The ICCCM doesn’t provide detail on how “PRIMARY” should by used, only what it is (as mentioned above – a command argument). So some applications treat it like a parallel clipboard. GNU-emacs in particular takes exactly this approach. If you select text with the mouse, it is made available via PRIMARY. If you copy text via the keyboard, it is made available via CLIPBOARD. If you paste with the mouse, you get PRIMARY. If you paste (yank in emacs-speak) with the keyboard, you get CLIPBOARD. Other applications have other handlings in various ways. This variety is often confusing, and sometimes it is hard to really achieve what you want (or at least, what “I” want!).
Now, at last, I can tell you what the better way is. How do you handle PRIMARY? PRIMARY, remember, is just a selection. I hasn’t been (or may not have been) copied YET. Until some application requests a copy, PRIMARY is just a selection – anything could happen to it. As soon as any application requests the content of PRIMARY, that it the moment when the content of the selection becomes a clipping. It becomes THE clipping. From that point until some other selection or clipping is created, both PRIMARY and CLIPBOARD should belong to the same application, and they should appear to have the same content. Because they are now the same thing. If the content of PRIMARY is never requested, then it never becomes a clipping. Maybe nothing ever happens to it, or maybe some operation entirely local to the owning application happens to it. There may be a sequence of many PRIMARY selections covering different content in different applications. And the PRIMARY selection might even be discarded so that there is no selection for a time. All the while the content of the CLIPBOARD could remain unchanged as nothing new has been clipped.
How is this implemented? I have two descriptions. An “ideal” which is easier to understand but wouldn’t work well with current applications, and a “practical” which is how new applications should work, and how edlib works (assuming no bugs). In each case, CLIPBOARD is handled how ICCCM says it should be, so that will not be dwelt on.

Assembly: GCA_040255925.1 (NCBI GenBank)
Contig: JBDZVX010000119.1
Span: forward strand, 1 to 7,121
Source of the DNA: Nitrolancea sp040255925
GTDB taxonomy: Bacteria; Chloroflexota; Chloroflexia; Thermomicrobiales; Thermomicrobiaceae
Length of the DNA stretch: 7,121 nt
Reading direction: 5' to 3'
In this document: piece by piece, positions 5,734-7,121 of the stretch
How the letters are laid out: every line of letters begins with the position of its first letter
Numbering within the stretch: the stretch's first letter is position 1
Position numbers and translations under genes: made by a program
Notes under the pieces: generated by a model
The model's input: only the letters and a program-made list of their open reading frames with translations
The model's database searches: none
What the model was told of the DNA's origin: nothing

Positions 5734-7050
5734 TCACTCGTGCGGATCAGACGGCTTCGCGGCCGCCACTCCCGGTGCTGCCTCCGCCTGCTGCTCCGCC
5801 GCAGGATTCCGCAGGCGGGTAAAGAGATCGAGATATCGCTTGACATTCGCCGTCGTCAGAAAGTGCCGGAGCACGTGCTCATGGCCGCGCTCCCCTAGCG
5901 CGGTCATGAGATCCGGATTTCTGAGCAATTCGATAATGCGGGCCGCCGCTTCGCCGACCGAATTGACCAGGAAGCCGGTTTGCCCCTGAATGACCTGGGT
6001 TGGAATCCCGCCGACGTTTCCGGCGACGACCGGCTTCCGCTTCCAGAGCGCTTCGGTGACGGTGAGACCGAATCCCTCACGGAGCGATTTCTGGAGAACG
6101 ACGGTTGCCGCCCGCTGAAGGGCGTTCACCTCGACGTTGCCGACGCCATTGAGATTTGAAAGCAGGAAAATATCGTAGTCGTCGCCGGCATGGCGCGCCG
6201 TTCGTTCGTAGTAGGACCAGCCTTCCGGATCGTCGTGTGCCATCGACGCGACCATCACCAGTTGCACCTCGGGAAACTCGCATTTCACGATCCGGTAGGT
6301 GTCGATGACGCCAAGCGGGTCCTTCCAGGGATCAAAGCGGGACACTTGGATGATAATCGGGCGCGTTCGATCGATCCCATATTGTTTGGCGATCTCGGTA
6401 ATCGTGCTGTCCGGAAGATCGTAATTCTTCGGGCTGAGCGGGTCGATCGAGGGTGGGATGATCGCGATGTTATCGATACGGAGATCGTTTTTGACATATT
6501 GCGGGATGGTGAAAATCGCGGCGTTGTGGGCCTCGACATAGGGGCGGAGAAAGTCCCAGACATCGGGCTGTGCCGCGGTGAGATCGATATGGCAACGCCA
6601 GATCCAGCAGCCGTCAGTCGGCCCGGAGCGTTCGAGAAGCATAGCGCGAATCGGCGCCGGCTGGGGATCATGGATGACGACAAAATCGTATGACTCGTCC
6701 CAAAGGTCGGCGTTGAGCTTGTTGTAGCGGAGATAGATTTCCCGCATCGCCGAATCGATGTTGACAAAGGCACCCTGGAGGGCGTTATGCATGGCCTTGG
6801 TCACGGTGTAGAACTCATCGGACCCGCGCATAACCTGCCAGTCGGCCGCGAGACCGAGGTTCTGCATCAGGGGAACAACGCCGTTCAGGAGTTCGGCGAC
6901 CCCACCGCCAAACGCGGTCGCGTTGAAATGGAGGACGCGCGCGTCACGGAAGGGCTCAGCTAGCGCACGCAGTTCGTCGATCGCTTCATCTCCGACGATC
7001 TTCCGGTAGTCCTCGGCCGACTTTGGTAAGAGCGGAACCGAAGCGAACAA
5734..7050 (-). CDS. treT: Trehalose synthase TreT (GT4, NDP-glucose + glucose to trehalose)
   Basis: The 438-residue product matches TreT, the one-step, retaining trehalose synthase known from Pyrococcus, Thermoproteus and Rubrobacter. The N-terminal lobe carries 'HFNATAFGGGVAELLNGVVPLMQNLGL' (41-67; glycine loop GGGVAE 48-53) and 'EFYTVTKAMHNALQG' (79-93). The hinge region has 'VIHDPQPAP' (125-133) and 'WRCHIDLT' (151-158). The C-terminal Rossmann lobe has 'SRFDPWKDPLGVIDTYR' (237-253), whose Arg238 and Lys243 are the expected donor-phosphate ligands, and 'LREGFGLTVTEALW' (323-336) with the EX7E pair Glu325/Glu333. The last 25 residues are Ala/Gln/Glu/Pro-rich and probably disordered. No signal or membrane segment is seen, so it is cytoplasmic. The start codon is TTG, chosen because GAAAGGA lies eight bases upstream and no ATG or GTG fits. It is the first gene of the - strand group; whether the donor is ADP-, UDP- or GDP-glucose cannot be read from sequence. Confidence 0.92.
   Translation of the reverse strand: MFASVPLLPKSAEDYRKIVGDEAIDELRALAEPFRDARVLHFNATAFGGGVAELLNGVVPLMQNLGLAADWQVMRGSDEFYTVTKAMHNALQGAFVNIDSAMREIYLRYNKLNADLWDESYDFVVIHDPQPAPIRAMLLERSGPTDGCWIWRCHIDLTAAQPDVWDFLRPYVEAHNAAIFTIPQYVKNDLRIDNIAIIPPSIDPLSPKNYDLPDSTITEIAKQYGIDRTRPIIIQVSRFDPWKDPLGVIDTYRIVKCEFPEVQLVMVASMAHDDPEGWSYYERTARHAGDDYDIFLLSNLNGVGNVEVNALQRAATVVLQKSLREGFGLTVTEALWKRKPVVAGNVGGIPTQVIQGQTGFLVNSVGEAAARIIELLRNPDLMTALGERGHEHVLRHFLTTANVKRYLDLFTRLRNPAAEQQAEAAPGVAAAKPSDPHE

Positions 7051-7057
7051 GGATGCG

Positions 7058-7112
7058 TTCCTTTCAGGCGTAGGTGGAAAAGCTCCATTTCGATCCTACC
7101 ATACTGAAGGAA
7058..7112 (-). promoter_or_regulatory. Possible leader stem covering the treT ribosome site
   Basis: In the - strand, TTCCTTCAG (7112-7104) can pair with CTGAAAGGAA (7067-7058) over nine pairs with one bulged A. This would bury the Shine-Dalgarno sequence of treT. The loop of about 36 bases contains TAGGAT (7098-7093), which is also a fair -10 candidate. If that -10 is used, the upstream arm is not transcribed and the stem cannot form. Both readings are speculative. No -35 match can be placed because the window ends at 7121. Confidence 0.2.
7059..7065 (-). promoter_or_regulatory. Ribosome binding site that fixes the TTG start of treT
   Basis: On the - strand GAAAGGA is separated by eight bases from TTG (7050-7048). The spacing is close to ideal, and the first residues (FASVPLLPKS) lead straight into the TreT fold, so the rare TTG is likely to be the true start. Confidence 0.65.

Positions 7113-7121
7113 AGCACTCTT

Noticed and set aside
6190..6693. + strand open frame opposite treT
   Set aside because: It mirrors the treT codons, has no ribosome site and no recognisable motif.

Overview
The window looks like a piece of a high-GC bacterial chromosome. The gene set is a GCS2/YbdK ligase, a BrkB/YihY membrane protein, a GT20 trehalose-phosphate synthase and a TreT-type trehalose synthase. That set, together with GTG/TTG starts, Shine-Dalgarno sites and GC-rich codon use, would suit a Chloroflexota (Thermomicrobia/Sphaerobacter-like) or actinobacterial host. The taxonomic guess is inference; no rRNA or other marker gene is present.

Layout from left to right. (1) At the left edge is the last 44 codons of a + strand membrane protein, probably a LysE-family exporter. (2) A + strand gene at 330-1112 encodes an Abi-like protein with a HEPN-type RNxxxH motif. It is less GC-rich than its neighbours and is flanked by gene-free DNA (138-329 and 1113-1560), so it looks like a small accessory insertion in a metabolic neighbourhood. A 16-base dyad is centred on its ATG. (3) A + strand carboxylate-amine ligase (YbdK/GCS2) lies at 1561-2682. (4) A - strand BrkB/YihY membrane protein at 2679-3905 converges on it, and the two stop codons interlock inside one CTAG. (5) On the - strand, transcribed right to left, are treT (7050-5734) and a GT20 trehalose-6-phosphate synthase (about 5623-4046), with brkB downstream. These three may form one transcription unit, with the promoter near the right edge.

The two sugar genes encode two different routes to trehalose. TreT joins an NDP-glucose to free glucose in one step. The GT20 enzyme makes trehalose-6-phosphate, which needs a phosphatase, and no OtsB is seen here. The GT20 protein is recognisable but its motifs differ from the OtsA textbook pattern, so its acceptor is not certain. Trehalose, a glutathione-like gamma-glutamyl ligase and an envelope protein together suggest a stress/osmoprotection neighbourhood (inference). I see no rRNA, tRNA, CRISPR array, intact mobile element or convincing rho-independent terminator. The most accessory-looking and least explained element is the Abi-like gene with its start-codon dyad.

- When an application creates a selection, it claims ownership of PRIMARY, with the current time. When that selection ceases to exist for any reason, the application renounces ownership of PRIMARY.
- When an application wants to access the current clipping, and does not own PRIMARY, it makes a request to the owner of PRIMARY to copy the content to the CLIPBOARD. This would be easy to fit in the the X11 protocol, but no applications support it, so it is not practical. After making this request, which might fail if no-one owns PRIMARY, the application then collects CLIPBOARD in the normal way. It would presumable have been claimed by whichever application owned PRIMARY.
- When an application wants to access the current clipping and it DOES own PRIMARY, then it has finer control. Obviously it can do whatever it likes, but a sensible thing to consider is whether the content is being requested to paste it into the selection. If it is, then it doesn’t make sense to copy PRIMARY to the CLIPBOARD first. If it will be pasted elsewhere, or used in some other way, it would make sense to copy the content of the selection to the CLIPBOARD first, then use it.